The medical records of all neonates born between January 1, 2000, and December 31, 2008, that were diagnosed with early-onset GBS sepsis were obtained and studied. Disease was defined by the isolation of GBS from blood or cerebrospinal fluid from the neonate within 72 hours of life and by disease-specific International Classification of Diseases, 9th Revision codes.
Antepartum GBS cultures were not performed. At our institution, a risk-based approach is used for intrapartum antibiotic administration. All term neonates born to women who do not receive intrapartum antibiotic prophylaxis are administered intramuscular penicillin after delivery.
An obstetric operations database with maternal and neonate information is collected for each delivery performed at this institution. All neonates were identified from this database and maternal data obtained from this source. The maternal–neonate pairs were also identified by the Pediatric Infectious Control Group at Parkland Hospital and this information was used to verify the cohort. Maternal, neonatal, labor, and delivery information for this cohort was compared with all neonates delivered within this time period.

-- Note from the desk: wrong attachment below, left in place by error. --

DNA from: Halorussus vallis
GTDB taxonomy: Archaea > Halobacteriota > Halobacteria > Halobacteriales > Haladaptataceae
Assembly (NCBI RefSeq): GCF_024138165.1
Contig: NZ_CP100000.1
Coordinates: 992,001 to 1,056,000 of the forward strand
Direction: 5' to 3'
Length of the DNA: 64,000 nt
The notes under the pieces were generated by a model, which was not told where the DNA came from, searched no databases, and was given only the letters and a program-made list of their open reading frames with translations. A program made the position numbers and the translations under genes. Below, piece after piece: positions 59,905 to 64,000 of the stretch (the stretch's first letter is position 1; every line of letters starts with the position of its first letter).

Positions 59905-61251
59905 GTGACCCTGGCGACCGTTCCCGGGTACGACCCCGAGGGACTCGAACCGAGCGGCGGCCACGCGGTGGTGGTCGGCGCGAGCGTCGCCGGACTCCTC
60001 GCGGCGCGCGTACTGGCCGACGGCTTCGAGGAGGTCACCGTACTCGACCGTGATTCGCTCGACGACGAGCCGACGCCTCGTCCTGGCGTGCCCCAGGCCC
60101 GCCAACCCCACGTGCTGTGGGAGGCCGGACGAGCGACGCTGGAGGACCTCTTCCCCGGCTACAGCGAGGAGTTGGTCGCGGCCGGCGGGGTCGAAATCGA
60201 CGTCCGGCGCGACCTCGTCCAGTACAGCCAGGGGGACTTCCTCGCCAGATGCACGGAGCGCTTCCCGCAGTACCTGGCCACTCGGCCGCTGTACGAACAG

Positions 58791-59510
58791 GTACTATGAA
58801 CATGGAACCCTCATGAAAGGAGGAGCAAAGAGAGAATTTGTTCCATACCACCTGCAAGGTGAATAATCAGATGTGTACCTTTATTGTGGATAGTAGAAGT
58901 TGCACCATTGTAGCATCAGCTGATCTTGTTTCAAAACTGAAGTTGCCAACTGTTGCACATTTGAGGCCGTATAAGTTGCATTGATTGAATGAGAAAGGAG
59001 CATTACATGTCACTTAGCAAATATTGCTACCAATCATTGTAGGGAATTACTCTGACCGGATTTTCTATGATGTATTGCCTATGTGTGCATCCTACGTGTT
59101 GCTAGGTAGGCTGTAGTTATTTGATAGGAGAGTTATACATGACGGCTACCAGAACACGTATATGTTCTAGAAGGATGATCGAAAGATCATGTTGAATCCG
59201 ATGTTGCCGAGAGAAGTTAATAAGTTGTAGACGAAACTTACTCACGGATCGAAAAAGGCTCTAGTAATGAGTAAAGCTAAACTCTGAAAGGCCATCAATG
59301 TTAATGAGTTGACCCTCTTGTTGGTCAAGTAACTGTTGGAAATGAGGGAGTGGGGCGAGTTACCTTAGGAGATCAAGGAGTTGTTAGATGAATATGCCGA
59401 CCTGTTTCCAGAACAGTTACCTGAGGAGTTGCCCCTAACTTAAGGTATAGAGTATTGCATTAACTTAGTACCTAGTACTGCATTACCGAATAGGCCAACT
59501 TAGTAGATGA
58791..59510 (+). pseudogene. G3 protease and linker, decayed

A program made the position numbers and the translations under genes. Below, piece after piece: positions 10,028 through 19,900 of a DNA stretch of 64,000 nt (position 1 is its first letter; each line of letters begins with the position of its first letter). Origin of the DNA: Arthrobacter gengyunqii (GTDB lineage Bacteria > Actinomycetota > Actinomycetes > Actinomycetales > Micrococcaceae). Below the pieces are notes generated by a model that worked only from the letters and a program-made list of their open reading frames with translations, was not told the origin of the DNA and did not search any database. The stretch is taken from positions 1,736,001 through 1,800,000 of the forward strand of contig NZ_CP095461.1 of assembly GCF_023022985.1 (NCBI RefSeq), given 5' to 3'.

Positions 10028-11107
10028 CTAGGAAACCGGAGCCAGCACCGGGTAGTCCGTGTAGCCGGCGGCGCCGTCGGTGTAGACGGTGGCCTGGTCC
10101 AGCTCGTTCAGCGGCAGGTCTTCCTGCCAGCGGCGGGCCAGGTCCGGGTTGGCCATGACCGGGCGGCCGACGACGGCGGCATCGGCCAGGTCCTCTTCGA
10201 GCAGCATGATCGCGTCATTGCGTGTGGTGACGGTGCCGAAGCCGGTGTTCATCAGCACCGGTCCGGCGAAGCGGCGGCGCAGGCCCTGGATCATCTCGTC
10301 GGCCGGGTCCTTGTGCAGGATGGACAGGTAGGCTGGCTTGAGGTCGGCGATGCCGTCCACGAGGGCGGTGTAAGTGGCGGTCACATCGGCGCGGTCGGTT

Student t test and Pearson's χ2 test were used to examine the association between early-onset GBS sepsis and obstetric, delivery, and neonatal outcomes. Logistic regression was used to adjust for effect modifiers including nulliparity and chorioamnionitis. A P value of <.05 was significant.
There were 143,384 live births and 94 cases of early-onset GBS sepsis at Parkland Hospital during the 9-year study period. Maternal characteristics are presented in Table 1. Mothers of neonates with early-onset GBS sepsis were significantly more likely to be younger, nulliparous, and African American when compared with our general population. Of the 94 cases of early-onset GBS, 74 had maternal risk factors for which intrapartum antibiotics should have been administered. Sixty-two (84%) received antibiotics based on risk factors during the intrapartum period. There were 12 patients who did not receive antibiotics during the labor period. Twenty (21.2%) did not have risk factors for intrapartum antibiotic administration. Nineteen neonates presented with symptoms of early-onset GBS at birth and did not receive intramuscular penicillin but had intravenous antibiotics started.